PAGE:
The Department of Labor’s (DOL) tip rule has been in limbo for the last year, but as of December 28, 2021, a new rule will be in effect. In the rule, the DOL makes it clear that an employer may only take a tip credit when its tipped employees perform work that is part of the employee's tipped occupation. Work that is part of the tipped occupation includes work that produces tips as well as work that directly supports tip-producing work, provided that the directly supporting work is not performed for a substantial amount of time.
The DOL gives some useful examples of work that would be considered part of the employee’s tipped occupation and work that would not be considered part of their tipped occupation.
- A server providing table service, such as taking orders, making recommendations, and serving food and drink — YES. That server preparing food, including salads, and cleaning the kitchen or bathrooms — NO.
- A bartender making and serving drinks, talking to customers at the bar and, if the bar includes food service, serving food to customers — YES. That bartender cleaning the dining room or bathroom — NO.
- A nail technician performing manicures and pedicures and assisting the patron to select the type of service — YES. That nail tech ordering supplies for the salon — NO.
- A busser assisting servers with their tip-producing work for customers, such as table service, including filling water glasses, clearing dishes from tables, fetching and delivering items to and from tables, and bussing tables, including changing linens and setting tables — YES. That busser cleaning the kitchen or bathrooms — NO.
- A parking attendant parking and retrieving cars and moving cars to retrieve a car at the request of customer — YES. That parking attendant servicing vehicles — NO.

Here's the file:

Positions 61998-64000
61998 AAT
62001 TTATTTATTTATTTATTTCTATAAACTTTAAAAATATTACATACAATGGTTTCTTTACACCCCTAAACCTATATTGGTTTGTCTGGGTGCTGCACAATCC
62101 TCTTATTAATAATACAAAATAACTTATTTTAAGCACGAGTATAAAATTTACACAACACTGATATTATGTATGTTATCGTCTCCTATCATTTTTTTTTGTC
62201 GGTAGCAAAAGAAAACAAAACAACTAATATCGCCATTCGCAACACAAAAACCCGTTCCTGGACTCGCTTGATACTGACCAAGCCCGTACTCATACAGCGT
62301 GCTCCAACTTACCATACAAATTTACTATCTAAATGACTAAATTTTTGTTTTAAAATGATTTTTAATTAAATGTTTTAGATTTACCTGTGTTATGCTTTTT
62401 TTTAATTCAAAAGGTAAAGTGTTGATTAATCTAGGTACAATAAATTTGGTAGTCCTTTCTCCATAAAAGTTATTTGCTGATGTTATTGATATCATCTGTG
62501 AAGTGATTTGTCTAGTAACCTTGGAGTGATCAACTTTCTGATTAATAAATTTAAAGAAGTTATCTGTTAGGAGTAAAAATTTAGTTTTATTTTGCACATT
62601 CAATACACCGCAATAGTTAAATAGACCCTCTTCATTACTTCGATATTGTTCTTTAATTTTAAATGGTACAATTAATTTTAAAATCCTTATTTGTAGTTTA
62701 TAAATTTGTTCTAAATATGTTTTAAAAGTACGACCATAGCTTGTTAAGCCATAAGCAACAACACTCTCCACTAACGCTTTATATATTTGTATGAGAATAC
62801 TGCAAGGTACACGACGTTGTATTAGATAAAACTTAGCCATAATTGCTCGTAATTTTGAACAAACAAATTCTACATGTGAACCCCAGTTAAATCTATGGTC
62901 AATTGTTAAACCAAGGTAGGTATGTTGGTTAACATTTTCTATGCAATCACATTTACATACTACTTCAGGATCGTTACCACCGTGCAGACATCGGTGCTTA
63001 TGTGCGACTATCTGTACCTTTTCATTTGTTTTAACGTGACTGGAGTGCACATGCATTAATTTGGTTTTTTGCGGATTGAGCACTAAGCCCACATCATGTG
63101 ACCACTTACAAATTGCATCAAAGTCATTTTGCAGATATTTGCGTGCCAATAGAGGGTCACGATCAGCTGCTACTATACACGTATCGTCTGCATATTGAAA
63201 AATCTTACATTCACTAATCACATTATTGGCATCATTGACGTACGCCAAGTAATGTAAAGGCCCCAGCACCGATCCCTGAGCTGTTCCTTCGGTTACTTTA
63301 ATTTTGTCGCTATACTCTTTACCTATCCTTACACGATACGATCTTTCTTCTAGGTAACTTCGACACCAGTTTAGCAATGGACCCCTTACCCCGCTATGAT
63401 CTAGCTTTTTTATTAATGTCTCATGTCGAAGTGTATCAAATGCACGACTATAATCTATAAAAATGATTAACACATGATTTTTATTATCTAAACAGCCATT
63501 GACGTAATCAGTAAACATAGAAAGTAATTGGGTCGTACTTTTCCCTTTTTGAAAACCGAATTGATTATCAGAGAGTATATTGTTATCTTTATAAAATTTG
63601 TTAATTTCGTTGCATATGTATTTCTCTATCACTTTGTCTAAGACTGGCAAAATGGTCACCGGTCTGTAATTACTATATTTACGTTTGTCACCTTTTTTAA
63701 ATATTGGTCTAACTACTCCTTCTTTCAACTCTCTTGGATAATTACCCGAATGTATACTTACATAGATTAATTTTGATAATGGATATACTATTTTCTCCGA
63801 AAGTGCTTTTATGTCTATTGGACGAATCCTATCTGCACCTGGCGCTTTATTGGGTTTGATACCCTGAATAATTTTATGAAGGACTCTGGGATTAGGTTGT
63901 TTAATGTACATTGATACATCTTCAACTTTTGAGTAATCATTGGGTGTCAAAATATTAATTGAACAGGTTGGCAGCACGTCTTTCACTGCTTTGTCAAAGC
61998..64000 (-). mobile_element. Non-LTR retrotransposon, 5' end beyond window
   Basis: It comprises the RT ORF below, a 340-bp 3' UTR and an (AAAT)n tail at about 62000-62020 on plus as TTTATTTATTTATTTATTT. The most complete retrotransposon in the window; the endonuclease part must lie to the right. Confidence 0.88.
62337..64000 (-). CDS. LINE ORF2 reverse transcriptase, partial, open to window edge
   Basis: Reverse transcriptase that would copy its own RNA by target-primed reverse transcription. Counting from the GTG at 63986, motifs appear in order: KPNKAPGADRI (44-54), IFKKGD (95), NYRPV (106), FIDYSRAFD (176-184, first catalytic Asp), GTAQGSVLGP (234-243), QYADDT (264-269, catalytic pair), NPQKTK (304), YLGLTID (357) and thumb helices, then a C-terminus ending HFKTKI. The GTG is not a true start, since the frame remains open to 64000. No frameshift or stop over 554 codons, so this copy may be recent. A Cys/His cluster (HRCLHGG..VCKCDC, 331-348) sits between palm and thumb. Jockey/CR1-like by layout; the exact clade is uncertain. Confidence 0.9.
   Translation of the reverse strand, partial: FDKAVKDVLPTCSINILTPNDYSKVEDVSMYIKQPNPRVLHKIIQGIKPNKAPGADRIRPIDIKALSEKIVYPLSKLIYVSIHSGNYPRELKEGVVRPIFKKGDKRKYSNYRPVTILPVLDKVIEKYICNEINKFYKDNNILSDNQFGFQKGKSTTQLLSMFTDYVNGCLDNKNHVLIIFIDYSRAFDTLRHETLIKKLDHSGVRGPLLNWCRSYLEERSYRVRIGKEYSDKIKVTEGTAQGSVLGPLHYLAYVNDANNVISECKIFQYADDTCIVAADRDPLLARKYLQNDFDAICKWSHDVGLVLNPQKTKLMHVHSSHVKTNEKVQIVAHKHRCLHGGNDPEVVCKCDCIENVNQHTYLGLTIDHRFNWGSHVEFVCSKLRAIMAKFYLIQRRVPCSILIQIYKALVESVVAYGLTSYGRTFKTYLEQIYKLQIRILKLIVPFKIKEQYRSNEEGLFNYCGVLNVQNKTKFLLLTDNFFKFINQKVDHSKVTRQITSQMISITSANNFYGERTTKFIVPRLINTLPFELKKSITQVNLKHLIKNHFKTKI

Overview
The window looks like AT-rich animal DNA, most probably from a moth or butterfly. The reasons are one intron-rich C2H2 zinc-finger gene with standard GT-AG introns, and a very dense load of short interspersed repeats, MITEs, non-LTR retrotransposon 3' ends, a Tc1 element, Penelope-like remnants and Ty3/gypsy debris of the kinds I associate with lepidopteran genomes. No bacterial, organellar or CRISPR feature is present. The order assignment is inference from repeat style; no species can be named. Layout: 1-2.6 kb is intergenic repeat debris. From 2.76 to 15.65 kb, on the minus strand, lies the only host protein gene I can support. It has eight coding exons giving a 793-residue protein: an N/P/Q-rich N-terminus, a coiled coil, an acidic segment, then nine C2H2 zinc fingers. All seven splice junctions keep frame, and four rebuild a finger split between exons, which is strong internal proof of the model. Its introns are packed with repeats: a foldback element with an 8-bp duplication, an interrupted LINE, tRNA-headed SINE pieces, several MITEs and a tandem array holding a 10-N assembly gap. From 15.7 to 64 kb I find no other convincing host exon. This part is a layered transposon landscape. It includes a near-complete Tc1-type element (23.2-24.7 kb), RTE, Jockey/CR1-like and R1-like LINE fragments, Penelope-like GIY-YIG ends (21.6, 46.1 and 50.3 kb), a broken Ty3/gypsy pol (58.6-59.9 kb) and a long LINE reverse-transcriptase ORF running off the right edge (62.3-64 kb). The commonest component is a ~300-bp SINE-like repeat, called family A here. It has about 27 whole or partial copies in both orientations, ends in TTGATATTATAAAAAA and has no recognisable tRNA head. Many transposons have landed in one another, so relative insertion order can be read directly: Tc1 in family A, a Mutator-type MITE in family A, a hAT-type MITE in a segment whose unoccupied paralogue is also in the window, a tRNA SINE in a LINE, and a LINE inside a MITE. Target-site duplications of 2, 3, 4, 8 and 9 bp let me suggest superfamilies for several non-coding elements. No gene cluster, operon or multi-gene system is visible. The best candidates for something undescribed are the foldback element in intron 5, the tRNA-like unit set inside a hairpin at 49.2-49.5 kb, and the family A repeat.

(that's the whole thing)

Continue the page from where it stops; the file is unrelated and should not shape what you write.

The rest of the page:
- A hotel housekeeper cleaning hotel rooms — YES. That housekeeper cleaning non-residential parts of a hotel, such as the exercise room, restaurant, and meeting rooms — NO.
- A hotel bellhop assisting customers with their luggage — YES. That bellhop retrieving room service trays from guest rooms — NO.
In addition to work that produces tips (like the YES examples above), employees often perform work that is directly supporting their tip-producing work. For example, a server’s directly supporting work includes dining room prep, such as refilling salt and pepper shakers and ketchup bottles, rolling silverware, folding napkins, sweeping or vacuuming under tables in the dining area, and setting and bussing tables. Employers can take a tip credit when employee are doing directly supporting work up to a limit — once an employee spends a substantial amount of time on directly supporting work, the DOL considers them to be no longer engaged in their tipped occupation.
A substantial amount of time is defined as more than either 20% of the employee’s hours worked in a workweek while the employer is taking a tip credit or 30 continuous minutes. Once an employee has done directly supporting work for a substantial amount of time, the employer must stop taking a tip credit until the employee resumes clearly tip-producing activities.
Work that does not directly support their tip-producing work (such as the “NO” examples above) must always be paid without a tip credit.
You can read the rule and a lengthy explanation of how the DOL arrived where it did here. To find examples of how to calculate the amount of time that can be spent on directly supporting work while still applying a tip credit, search the linked document (the rule) for “5 hours.”